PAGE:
Forcing Spring-Flowering Bulbs

Tulips, daffodils, hyacinths, and crocuses are a welcome sight in spring. Gardeners can also these enjoy spring-flowering bulbs during the winter months by forcing them indoors. 

To enjoy spring-flowering bulbs in winter, gardeners must begin the forcing process in late summer/early fall.  Gardeners need good quality bulbs, a well-drained potting mix, and containers with drainage holes in the bottom. 

Begin by partially filling the container with potting soil. Then place the bulbs on the soil surface. Adjust the soil level until the tops of the bulbs are slightly below the rim of the container.  Place additional potting soil around the bulbs.  Allow the tips of tulip, daffodil, and hyacinth bulbs to stick above the potting soil.  Crocus bulbs should be planted about 1 inch deep.  For ease of watering, the level of the soil mix should be ½ to 1 inch below the rim of the container.  Label each container as it is planted.  Include the name of the cultivar and the planting date.  After potting, water each container thoroughly. 

The number of bulbs to plant per pot depends on the type of bulb and size of the container.  A 6-inch-diameter pot will accommodate six or seven tulips, four or five daffodils, three hyacinths, and 12 to 15 crocuses. 

In order to bloom, spring-flowering bulbs must be exposed to temperatures of 40 to 45̊Fahrenheit for 12 to 16 weeks.  Possible storage sites include a refrigerator, root cellar, or an outdoor trench.  When using the refrigerator for cold storage, place the potted bulbs in a plastic bag if the refrigerator contains apples or other ripening fruit.  Ripening fruit give off ethylene gas that may impair flower development. During cold storage, water the bulbs regularly and keep them in complete darkness.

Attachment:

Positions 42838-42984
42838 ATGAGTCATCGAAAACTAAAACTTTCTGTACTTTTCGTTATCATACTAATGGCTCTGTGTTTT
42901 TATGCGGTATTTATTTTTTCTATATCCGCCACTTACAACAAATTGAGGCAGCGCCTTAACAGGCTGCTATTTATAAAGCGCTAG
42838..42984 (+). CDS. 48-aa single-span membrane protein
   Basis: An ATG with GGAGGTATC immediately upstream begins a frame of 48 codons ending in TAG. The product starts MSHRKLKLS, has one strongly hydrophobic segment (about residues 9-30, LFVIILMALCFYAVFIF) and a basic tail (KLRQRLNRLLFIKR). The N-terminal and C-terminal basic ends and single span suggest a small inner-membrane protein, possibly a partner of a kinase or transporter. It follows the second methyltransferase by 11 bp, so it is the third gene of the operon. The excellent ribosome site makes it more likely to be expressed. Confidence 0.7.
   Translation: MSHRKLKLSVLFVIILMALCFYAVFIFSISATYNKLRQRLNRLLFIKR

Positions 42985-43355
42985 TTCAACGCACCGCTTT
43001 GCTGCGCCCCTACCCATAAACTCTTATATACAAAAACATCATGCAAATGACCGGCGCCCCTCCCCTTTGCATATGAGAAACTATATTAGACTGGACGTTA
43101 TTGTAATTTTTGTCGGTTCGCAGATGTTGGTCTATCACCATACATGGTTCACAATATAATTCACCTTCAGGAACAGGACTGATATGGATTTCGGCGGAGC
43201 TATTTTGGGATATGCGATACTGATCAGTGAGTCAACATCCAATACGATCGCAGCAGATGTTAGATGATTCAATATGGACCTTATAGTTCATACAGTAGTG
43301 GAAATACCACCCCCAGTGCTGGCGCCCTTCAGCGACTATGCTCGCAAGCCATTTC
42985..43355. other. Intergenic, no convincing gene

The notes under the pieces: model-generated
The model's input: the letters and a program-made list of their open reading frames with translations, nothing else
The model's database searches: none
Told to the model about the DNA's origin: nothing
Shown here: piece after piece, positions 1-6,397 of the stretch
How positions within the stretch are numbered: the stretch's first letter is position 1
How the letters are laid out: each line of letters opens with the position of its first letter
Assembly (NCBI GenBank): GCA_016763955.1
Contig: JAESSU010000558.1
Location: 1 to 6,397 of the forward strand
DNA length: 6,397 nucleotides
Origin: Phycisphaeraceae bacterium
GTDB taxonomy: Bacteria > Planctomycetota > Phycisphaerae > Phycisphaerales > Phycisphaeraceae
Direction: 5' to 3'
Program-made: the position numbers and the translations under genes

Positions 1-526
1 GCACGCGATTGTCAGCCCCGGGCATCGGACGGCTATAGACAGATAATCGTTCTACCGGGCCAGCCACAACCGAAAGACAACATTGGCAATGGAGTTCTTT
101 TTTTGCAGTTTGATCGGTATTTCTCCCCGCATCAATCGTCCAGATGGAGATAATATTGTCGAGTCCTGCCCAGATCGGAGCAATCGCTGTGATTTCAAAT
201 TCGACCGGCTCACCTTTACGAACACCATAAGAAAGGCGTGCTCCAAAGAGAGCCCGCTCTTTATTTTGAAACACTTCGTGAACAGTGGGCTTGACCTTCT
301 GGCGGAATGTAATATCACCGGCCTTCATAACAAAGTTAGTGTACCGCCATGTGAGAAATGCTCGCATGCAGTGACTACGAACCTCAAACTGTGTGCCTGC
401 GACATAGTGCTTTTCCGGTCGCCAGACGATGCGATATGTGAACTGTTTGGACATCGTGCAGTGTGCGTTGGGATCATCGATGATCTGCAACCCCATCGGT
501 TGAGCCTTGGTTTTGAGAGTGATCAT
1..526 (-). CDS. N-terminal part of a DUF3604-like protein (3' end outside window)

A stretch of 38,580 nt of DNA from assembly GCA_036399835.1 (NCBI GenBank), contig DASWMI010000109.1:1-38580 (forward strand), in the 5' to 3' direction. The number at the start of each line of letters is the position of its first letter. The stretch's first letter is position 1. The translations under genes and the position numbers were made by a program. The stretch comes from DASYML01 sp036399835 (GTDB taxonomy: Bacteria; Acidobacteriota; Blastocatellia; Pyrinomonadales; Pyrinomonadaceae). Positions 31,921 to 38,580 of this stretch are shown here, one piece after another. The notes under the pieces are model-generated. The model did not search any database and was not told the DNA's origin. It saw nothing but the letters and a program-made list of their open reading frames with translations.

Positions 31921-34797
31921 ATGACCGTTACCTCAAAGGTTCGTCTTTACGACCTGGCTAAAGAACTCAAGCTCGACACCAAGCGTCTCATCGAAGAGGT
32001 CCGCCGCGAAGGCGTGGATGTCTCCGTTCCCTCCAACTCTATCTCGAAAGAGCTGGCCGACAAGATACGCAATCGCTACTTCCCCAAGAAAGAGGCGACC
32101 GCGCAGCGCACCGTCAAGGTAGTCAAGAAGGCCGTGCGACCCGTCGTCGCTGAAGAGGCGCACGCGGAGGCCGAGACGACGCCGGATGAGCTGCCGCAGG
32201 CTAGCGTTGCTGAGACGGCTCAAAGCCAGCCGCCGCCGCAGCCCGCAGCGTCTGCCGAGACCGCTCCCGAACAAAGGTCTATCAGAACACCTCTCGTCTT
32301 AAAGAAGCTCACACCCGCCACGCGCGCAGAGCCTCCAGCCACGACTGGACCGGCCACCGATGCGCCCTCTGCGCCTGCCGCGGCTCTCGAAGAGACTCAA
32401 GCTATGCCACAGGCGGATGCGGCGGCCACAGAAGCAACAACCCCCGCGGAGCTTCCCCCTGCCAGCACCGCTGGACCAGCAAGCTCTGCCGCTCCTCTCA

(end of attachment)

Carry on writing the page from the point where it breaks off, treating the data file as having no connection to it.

Once the cold requirement has been met, begin to remove the potted bulbs from cold storage.  For a succession of bloom, remove pots from storage at 10 to 14 day intervals.  Place the bulbs in a cool (50 to 60̊Fahrenheit) location that receives low to medium light.  When the bulbs begin to grow, move the plants to a slightly warmer area that receives bright light.  Keep the potting soil evenly moist during the forcing period.  Flowering should occur in 3 to 4 weeks. 

Tulips and most other spring-flowering bulbs are normally discarded after forcing.  Attempts to save forced bulbs are usually unsuccessful as many don’t bloom again when planted outdoors.  Forced daffodils, however, can often be successfully planted outdoors. 

Links to this article are strongly encouraged, and this article may be republished without further permission if published as written and if credit is given to the author, Horticulture and Home Pest News, and Iowa State University Extension and Outreach. If this article is to be used in any other manner, permission from the author is required. This article was originally published on October 11, 2019. The information contained within may not be the most current and accurate depending on when it is accessed.